Pumping station hasfirst DifGEN
The Coldbrook Pumping Station, which is part of the Grand Rapids Water System, is the first facility of its type in the nation to have the water-utility industry's latest technological advancement installed. That accomplishment is likely to add to the city's ongoing saga of being the most sustainable midsized metropolitan area in the country.
The high-tech gadget is called the DifGEN. In layman's terms, it combines a valve with a generator. The valve maintains water pressure for the station's customers, while the generator captures the electricity the pumping action uses and distributes it throughout the Monroe Avenue facility. Being able to control water pressure and produce electricity at the same time is a first for the water-utility sector.
Zeropex, a Norwegian firm with a U.S. division based in Birmingham, Mich., makes and distributes the DifGEN. The device replaces pressure chokes, closes the energy loop and reduces a facility's carbon footprint. The city's water system recently bought one for $150,000.
City Water System Manager Joellen Thompson said her department expects to recoup that expense in five to six years because the DifGEN is expected to save the station about $30,000 a year in electricity costs. A year's electric bill for the facility runs about $240,000, and the DifGEN, which has a projected operational life of at least 30 years, will cut that tab by 12 percent.
"It has somewhere between a five- and a six-year-payback period based on the calculated energy savings that we will recover by using the valve," said Thompson. "We had nothing exactly like this in our system. But, typically, valves last for 30 years.
"The way this works is, the water, as it flows through this valve, will turn two rotating elements, which captures that energy. That energy, in turn, turns the generator and generates the power. With the valve we have now, we just bleed that water back into the low-pressure system and we basically just waste that energy. … So here we're using that higher pressure to turn the generator," she explained, adding that the device was made in Ohio.
Haris Alibasic, an assistant to City Manager Greg Sundstrom, said the electricity the DifGEN will manufacture should help the city move closer to its goal of operating on 100 percent renewable energy by the year 2020.
Thomson said the city learned about the DifGEN from Zeropex U.S. Vice President of Sales and Marketing Sven Anden, who is based in the Birmingham office. Anden came to the city earlier and spoke with The Right Place Inc. President Birgit Klohs about marketing opportunities, and Klohs directed him to City Hall. Anden met with Thompson, Alibasic, Deputy City Manager Eric DeLong and Grand Rapids Mayor George Heartwell last fall.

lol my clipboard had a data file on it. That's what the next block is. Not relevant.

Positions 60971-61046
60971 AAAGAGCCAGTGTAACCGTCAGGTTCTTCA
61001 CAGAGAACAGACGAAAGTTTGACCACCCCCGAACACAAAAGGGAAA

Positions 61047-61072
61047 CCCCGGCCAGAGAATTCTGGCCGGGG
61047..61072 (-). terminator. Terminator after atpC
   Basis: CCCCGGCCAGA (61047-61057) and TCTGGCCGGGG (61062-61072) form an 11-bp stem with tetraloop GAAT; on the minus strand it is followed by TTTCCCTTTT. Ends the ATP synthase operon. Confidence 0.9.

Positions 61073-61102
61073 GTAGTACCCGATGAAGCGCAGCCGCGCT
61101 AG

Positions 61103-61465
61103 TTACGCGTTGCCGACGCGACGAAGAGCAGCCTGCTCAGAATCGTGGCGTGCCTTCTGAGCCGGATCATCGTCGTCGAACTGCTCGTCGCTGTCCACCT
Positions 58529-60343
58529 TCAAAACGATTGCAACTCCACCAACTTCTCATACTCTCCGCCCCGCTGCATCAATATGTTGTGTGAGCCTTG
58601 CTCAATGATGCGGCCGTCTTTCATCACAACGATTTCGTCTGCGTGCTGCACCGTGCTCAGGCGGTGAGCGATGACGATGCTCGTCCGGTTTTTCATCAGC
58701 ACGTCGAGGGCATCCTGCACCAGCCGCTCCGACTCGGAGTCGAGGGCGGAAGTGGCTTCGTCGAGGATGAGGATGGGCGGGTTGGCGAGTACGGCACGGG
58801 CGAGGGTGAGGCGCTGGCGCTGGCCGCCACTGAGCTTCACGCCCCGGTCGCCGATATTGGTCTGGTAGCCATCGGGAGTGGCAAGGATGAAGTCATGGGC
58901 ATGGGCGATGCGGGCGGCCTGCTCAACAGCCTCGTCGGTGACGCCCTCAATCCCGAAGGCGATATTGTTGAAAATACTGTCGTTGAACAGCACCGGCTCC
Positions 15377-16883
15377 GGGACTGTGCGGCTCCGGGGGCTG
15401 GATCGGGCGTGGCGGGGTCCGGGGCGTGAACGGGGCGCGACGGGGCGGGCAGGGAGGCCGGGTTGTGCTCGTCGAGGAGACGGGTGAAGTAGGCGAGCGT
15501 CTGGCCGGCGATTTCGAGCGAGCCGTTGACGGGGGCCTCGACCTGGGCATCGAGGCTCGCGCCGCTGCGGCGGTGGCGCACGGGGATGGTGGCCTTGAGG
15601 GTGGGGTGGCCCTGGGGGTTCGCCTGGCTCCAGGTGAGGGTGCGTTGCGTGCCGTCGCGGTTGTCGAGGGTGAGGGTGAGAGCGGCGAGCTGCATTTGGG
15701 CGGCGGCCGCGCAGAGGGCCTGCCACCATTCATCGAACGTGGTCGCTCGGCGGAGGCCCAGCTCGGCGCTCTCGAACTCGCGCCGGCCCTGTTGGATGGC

"Of course, the first question that came up was where else was this being used, and it wasn't, in the United States. So we couldn't go anywhere and look at it. But it is used widely in Europe. So we gathered more information and got to a point where we felt comfortable with it. We also reviewed the device with our regulatory agency, which is the MDNRE, to make sure that they didn't have any concerns," said Thompson.
Anden told the Business Journal that Zeropex U.S. is receiving inquiries about the DifGEN from western states, like California, and Canadian provinces, like British Columbia. He said the company's device has a higher efficiency rating in capturing energy than either solar or wind systems, as the DifGEN is from 71 percent to 75 percent efficient. Anden also said that Coldbrook will become a popular site for those in the water-utility business. "People will be coming here from all over to see this," he said.
The Coldbrook Pumping Station is just one facility in the city's water system. There are about two dozen sites altogether, and Thompson said some of those may be looked at for a DifGEN.
"There are other locations in our system where we drop the pressure and essentially have a similar energy loss, but not of the same size," she said. "Coldbrook is where we have the largest continuous energy loss. And it's in a building where we use energy, so it's an ideal location to try this valve and see how it works. But there may be other locations where it would be beneficial, as well, and we'll be looking at those."
Thompson also pointed out that there could be some opportunities down the road for local firms to work with Zeropex U.S., with the city serving as the company's national showplace for the DifGEN.
"We're hoping that being the first location in the U.S. may provide opportunities for local engineering firms, local contractors or other support services to partner with the Zeropex folks to help them work on other installations in the U.S."